Posted 11 months ago #
  8. warren

    warren

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    Sentimental

    Alone it is simply a word open to many different interpretations. It's the surrounding words, context if you must, narrowing the possible interpretations. The mind set, education, ability to parse, that give meaning to the word. The right meaning? Well that's a matter between the reader and the author. In other words, write so others have at least a slim chance of understanding what you are trying to convey. And, my personal quirk is to misapply punctuation purposely if it helps convey my message.

    The written word is tricky. Most especially in a world where words travel the time zones in seconds. Write what you mean from the stand point of the reader, parse your message before hitting send. And, understand that no matter how much care you use when typing, everything you write is going to be interpreted/misinterpreted. And those reading have all different levels of education and also represent many different cultures with different styles of speaking and writing.

    I'm generally not oblivious to others emotions, I usually just do not care enough to consider them when attempting to make a point. And that sometimes means I'll not make a connection with the reader or listener. My loss? Sometimes.

    Posted 11 months ago #
  9. mso489

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    Charles Dickens wrote a famous scene in one of his novels about the death of a character named Little Nell. It was a total tear jerker. People were in such suspense about the fate of Little Nell as serialized in a lit mag of the day that they met ships bringing the publication at the pier shouting to the passengers for news on the fate of Little Nell. Famously sardonic, the writer Oscar Wilde said of the famous deathbed scene, paraphrased: No one can read of the death of Little Nell without ... laughing." That's the critique on sentimentality, however Charles Dickens was and continues to be one of the best read novelists in history. Make of it what you will. He is one of the most enjoyable novelists.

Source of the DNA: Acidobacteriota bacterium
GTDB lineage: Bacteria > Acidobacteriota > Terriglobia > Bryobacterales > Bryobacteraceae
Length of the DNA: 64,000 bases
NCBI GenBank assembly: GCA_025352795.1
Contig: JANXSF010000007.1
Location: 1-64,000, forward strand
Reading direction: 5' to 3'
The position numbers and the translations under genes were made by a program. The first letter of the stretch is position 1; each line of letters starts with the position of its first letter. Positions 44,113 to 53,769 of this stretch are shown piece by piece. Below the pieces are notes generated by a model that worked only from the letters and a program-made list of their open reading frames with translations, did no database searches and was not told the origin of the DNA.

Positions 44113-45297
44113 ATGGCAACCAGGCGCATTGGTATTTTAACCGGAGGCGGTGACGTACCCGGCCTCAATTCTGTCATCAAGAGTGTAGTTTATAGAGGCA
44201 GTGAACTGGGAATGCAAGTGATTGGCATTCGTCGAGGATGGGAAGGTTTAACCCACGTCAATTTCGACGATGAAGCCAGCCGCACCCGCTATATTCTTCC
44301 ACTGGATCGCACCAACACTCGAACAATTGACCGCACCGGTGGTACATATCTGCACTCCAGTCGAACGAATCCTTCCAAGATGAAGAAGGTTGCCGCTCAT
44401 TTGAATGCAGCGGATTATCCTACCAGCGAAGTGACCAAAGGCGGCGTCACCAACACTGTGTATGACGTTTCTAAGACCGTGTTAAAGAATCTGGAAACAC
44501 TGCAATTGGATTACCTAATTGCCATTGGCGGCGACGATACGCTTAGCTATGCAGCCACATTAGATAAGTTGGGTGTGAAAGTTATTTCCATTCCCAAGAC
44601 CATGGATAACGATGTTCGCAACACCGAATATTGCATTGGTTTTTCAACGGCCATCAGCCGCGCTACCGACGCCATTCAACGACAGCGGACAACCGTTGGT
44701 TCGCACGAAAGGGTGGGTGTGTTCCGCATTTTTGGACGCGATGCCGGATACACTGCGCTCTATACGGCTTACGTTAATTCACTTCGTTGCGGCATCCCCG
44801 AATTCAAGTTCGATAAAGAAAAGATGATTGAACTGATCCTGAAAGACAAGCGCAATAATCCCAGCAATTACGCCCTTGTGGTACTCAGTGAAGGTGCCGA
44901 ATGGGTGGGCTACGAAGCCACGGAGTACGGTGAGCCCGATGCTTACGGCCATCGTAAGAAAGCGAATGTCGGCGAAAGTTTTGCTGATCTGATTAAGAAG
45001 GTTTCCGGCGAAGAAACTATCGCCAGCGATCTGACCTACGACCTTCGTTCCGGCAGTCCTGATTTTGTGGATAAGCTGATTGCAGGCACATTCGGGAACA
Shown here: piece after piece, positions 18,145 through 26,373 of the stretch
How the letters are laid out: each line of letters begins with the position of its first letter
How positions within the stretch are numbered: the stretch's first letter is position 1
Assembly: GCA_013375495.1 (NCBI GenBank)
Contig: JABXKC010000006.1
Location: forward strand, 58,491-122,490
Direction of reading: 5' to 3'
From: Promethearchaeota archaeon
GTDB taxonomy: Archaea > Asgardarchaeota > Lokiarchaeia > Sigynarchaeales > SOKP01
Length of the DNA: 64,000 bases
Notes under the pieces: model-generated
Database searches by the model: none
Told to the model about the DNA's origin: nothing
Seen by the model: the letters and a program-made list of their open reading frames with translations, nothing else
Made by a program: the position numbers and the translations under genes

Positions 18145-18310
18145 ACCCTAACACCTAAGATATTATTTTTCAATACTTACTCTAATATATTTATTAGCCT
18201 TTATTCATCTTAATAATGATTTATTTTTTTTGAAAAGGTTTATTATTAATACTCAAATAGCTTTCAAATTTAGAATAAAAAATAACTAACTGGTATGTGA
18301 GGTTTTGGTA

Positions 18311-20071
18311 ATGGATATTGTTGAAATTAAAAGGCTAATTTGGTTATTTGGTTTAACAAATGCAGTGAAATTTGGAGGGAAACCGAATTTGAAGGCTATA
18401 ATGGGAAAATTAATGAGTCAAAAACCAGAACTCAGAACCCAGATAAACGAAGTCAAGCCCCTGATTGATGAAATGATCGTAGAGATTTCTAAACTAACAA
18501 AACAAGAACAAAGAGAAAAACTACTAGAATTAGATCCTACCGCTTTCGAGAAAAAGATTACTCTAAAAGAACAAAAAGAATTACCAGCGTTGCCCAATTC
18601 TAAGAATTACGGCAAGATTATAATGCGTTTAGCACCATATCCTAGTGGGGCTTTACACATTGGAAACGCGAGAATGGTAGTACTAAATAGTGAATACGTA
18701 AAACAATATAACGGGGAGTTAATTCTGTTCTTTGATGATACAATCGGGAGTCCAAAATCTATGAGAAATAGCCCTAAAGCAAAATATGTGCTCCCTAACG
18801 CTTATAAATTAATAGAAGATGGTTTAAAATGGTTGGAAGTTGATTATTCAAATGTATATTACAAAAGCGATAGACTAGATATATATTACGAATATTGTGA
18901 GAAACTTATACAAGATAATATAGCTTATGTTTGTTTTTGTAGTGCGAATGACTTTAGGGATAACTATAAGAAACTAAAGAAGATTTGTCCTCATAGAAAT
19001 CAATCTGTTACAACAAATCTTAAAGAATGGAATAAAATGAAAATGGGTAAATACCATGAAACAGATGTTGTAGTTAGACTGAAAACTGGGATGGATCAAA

Posted 11 months ago #
  10. scooterdoo

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    - nicotine
    - taste
    - meditative aspects
    - feel the pipe
    - visual beauty of the pipe

    Posted 11 months ago #
  11. mikefu

    mikefu

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    I enjoy piping for several reasons, the greatest of which is that it affords me a dedicated chunk of time where I can relax, unwind, and do something that involves muscle memory and ebbing and flowing attention. Seldom do I have the same opportunity while doing anything else. Also, I do cherish the community aspects of piping with others, and certainly the comraderie of doing something that is a bit exclusive (I.e. not many folks are doing it). Lastly, I love being able to “geek out” with pipes. The pipes themselves are works of art to various degrees, and the pursuit of the great variety of tobaccos is one that is nearly without end. All that for mere cents per session adds up to a delightful melange of enjoyment. And I get a nice buzz to boot!

    Posted 11 months ago #